Just over 4 percent of Pennsylvania adults reported experiencing severe mental illness in the past year, while approximately 18 percent reported any mental illness during the same time period, according to the new brief from SAMHSA, State Estimates of Adult Mental Illness for the 2011 and 2012 National Surveys on Drug Use and Health. The report contains data from over 92,000 adults in the United States who participated in the National Survey of Drug Use and Health in 2011 and 2012.  The rate in Pennsylvania has increased only incrementally since the 2008 and 2009 report, when 3.5 percent of adults in Pennsylvania reported a severe mental illness in the past year, while 17.7  percent reported any mental illness.

In the 2011, 2012 report, West Virginia had the highest rate of severe mental illness (5.5 percent) reported among adults, as well as the highest rate of any mental illness among adults, 21.4 percent. There does not seem to be any regional correlation to rates of mental illness, as states with high and low rates of both severe mental illness and any mental illness are located in all regions of the country.  However, these data can assist in examining connections between mental health and other health issues at the state level, such as the link between mental illness and non-response to traditional anti-smoking interventions, hopefully leading to similar innovative approaches to public policy.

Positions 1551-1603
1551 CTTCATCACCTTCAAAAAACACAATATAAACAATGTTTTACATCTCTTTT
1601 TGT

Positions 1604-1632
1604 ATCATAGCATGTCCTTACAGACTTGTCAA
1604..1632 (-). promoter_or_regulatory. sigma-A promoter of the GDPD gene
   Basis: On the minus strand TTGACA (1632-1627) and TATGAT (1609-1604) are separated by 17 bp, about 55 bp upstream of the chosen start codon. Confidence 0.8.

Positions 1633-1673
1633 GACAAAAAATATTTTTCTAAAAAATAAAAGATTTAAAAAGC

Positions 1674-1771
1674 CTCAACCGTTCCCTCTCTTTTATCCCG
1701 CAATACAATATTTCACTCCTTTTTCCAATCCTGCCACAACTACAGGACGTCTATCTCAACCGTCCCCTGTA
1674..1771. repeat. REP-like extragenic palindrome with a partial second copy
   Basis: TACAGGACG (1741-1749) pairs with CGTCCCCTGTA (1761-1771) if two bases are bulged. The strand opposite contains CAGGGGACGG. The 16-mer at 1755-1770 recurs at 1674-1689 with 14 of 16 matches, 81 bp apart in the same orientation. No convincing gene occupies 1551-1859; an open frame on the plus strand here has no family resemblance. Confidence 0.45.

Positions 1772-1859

Report Citations:

Substance Abuse and Mental Health Services Administration, Center for Behavioral Health Statistics and Quality. (February 28, 2014). The NSDUH Report: State Estimates of Adult Mental Illness from the 2011 and 2012 National Surveys on Drug Use and Health. Rockville, MD.

Substance Abuse and Mental Health Services Administration, Center for Behavioral Health Statistics and Quality. (October 6, 2011). The NSDUH Report: State Estimates of Adult Mental Illness. Rockville, MD.